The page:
The American Jewish Committee (AJC) has expressed outrage over calls by the Teachers Union of Ireland (TUI) to institute an academic boycott against the state of Israel.
The TUI, calling Israel an “apartheid state,” adopted a resolution yesterday at its Annual Congress that “requests all members to cease all cultural and academic collaboration with Israel, including the exchange of scientists, students and academic personalities, as well as cooperation in research programs.”
AJC Executive Director David Harris responded to the resolution saying that the Irish teachers’ action “undermines the cause of Israeli-Palestinian peace by singling out, unfairly and without reference to the facts, one side in the conflict for targeting and isolation.”
“Four consecutive Israeli prime ministers have called for a two-state accord with the Palestinians, only to be rebuffed time and again. It does take two to make peace,” Harris continued. “Meanwhile, we trust that the leaders of the Irish campaign, to be consistent, will seek to ensure that they do not benefit from any life-saving Israeli medical advance, technology in their computers, innovations in their cell phones, or other Israeli contributions to the world’s well-being.”
Harris called on academic leaders in the United States and elsewhere to speak out against the TUI’s shameful action. “Teachers should be dedicated to cooperating with colleagues in other countries, including Israel, and not shunning other teachers for narrow political agendas.”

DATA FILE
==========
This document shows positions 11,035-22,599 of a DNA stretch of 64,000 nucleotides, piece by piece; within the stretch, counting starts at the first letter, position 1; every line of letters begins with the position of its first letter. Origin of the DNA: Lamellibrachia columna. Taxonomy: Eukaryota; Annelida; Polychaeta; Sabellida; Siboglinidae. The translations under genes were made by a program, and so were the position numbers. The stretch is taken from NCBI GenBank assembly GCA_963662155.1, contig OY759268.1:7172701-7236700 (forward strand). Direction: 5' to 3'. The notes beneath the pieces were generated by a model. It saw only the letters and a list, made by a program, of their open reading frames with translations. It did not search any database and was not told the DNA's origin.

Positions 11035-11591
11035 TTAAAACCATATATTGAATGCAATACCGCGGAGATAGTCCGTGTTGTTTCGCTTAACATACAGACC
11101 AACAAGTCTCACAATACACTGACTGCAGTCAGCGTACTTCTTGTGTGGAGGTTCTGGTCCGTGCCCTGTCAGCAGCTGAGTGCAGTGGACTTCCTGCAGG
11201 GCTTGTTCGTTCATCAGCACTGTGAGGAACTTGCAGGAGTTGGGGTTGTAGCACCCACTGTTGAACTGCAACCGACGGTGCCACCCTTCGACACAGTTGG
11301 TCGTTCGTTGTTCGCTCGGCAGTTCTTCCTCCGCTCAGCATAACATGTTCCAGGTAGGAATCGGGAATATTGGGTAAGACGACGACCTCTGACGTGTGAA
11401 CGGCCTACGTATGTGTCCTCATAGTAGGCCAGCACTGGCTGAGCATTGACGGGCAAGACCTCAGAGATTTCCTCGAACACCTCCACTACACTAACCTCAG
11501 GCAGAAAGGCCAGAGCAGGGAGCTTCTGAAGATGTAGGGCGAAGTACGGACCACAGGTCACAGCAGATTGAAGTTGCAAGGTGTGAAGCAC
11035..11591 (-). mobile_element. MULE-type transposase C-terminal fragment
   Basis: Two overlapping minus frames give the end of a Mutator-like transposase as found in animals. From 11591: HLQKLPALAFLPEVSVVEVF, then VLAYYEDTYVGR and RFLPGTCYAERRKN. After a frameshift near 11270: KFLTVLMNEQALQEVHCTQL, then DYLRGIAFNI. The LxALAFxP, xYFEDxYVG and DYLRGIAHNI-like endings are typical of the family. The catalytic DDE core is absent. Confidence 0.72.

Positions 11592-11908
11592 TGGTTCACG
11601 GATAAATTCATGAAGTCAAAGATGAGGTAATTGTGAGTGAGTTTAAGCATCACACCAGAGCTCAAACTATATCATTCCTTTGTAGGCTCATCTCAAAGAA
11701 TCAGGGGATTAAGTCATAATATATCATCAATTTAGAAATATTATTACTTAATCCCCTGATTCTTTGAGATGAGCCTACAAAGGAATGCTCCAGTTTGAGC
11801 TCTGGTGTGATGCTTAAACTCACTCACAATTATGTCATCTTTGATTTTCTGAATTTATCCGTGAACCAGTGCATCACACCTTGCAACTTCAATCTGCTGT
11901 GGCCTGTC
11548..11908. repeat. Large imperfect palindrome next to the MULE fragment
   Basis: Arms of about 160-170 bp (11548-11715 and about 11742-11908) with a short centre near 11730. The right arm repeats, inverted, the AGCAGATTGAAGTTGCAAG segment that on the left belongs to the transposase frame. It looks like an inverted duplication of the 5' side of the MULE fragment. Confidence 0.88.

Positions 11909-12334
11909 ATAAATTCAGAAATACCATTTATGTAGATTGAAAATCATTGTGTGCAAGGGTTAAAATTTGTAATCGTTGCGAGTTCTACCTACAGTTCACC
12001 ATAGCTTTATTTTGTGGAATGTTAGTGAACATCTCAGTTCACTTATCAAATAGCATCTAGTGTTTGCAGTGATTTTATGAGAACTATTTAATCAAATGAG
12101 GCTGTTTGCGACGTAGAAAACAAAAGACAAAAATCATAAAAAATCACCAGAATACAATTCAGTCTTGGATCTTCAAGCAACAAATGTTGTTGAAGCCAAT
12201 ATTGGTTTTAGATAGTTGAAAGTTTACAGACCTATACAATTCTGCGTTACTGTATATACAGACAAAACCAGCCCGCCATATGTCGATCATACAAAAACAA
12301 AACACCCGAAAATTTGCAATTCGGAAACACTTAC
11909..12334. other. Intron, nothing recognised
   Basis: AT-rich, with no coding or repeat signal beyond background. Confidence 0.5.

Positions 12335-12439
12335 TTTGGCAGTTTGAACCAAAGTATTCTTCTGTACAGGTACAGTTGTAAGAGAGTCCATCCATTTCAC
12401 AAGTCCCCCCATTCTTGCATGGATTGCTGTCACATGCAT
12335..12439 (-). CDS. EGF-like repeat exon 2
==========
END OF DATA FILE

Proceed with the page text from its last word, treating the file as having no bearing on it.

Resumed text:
Six years ago, when a British academic union considered a boycott of Israeli academic institutions, over 400 American University presidents endorsed a statement by Columbia University President Lee Bollinger blasting the idea of boycott as “utterly antithetical to the fundamental values of the academy, where we will not hold intellectual exchange hostage to the political disagreements of the moment.”
“In seeking to quarantine Israeli universities and scholars this vote threatens every university committed to fostering scholarly and cultural exchanges that lead to enlightenment, empathy, and a much-needed international marketplace of ideas,” the statement read.
The presidents asserted that if the boycotters were determined to divide the academic world into two camps –Israelis who should be marginalized, and everyone else – they would stand united “against such intellectually shoddy and politically biased attempts to hijack the central mission of higher education.”